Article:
This very well may be the first slasher film ever made, and the really weird thing, it is also the first parody of a slasher film ever made.
Therein lies a real social-historical problem: how can the film effectively creating the genre at the same time parody the genre, which doesn’t come into existence until the film is released? First, a qualification: What makes a slasher film is extremely graphic gratuitous violence against helpless women, using a long knife as preferred weapon.
Arguably, the real “first” of the genre may have been “Psycho”; but “Psycho” was an exceptional film, and stands out from most of the rest of the genre. And it’s in black & white, while a true slasher film requires blood-glaring color (which “Undertaker” has, and remarkably well-kept for its age). I prefer to think of “Psycho” as a precursor.
But “Undertaker” is, first of all, nothing special as a film. (It’s just low-budget drive-in fodder, intended to be ignored by the teen-agers necking in the back seat.) Secondly, it takes sadistic-voyeur pleasure in showing us the violence and the blood. Finally, it shows self-consciousness concerning the sadistic-voyeurism, meaning that it is intended to appeal to the very worst instincts in its target audience.
And that makes it pure genre film – well, almost.
As I said, it is also a parody of this genre – in the most outrageous way. The sales pitch the undertaker offers potential customers is genuinely amusing, and the killers repeatedly debunk themselves as silly mad-scientist types that only happen to run a failing diner. What’s going on here? There can be only one answer, logically: the film-makers here are actually parodying another genre film.
Perhaps “Psycho” can help us out here, after all. It must be remembered that a major influence on Hitchcock’s’s film was the motel sequence in Orson Welles’ “Touch of Evil”. That episode was itself influenced by the ’50s “JD” (juvenile delinquent) films that frequently had middle-class suburban families found suddenly in the grip of a punk or a gang of young punks (the most famous being Brando’s “The Wild One”). And the JD film was itself a clear off-shoot from the standard B-movie crime-thriller of the early ’50s, which is simply a sub-genre of the “police procedural” (e.g., “Dragnet”).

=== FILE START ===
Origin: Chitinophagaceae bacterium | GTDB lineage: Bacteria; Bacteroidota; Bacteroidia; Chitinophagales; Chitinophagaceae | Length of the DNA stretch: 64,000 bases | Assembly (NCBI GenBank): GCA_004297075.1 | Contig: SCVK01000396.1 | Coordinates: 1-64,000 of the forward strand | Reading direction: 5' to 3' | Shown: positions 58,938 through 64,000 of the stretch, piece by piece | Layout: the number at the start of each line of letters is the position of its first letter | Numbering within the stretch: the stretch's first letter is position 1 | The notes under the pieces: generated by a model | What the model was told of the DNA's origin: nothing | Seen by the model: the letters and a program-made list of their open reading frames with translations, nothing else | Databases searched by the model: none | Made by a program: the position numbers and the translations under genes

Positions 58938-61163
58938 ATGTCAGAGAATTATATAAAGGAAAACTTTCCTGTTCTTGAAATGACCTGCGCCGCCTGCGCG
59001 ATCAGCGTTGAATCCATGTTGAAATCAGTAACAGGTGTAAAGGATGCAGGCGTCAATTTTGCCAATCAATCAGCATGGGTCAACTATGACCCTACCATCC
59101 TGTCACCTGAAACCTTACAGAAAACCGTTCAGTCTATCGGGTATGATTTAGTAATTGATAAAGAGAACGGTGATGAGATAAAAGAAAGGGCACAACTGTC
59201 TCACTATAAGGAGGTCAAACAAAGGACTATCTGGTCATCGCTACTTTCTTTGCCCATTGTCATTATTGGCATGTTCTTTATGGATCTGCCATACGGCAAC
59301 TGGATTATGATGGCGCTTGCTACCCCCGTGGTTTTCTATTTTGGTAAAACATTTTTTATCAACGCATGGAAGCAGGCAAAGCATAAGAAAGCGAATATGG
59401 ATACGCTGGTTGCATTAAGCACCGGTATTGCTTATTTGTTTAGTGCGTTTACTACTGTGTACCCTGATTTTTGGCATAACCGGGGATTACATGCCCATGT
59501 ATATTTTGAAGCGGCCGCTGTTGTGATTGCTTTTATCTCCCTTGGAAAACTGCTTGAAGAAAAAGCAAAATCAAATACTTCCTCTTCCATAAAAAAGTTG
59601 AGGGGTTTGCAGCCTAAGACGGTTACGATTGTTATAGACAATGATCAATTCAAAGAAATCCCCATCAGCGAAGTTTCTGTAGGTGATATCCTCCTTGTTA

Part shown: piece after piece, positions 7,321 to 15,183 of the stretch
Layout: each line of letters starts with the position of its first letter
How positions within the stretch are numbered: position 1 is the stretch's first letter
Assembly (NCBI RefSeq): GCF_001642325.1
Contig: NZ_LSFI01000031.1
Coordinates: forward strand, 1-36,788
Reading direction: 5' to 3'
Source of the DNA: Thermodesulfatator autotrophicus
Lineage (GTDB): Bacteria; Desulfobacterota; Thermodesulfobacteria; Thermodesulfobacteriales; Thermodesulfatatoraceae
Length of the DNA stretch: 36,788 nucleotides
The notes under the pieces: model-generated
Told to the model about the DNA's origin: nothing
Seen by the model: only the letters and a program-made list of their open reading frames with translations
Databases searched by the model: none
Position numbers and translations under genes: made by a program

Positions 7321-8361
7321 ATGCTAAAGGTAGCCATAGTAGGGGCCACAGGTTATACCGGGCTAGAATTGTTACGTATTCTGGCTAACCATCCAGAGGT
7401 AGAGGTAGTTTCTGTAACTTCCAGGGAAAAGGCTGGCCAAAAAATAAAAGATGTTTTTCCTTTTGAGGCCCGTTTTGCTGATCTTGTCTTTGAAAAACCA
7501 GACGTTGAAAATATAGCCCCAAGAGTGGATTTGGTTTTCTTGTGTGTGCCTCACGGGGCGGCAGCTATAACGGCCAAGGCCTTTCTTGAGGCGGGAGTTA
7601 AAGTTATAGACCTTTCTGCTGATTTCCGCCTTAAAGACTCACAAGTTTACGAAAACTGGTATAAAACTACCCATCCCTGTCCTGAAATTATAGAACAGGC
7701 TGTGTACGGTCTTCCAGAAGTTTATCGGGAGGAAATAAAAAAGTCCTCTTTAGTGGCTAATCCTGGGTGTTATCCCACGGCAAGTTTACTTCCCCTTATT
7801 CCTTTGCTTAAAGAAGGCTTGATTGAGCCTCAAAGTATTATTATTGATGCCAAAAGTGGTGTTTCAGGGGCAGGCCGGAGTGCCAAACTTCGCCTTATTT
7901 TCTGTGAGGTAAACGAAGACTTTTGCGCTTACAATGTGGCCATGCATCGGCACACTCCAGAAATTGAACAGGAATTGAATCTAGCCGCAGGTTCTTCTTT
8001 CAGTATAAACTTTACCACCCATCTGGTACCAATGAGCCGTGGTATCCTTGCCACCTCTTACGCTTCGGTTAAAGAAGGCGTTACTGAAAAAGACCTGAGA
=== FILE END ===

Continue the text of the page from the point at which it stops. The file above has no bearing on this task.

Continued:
So, what “Undertaker” is really spoofing here is the police procedural.
So the indirect progenitor of the slasher film is – Jack Webb’s “Dragnet”. That’s a little unsettling, but true.
At any rate, I’m not a big fan of slasher films, and I only watched this film a second time because it is, so clearly, an historical oddity. And it’s real weird that directors like Welles and Webb (who have nothing else in common but this) should, in trying to explore the social significance of socio-pathic crime, point the way for audiences to enjoy such violence voyeuristically in the slasher film. That’s cause for reflection.
Which makes “Undertaker”, if only for history’s sake, a very, very weird little film.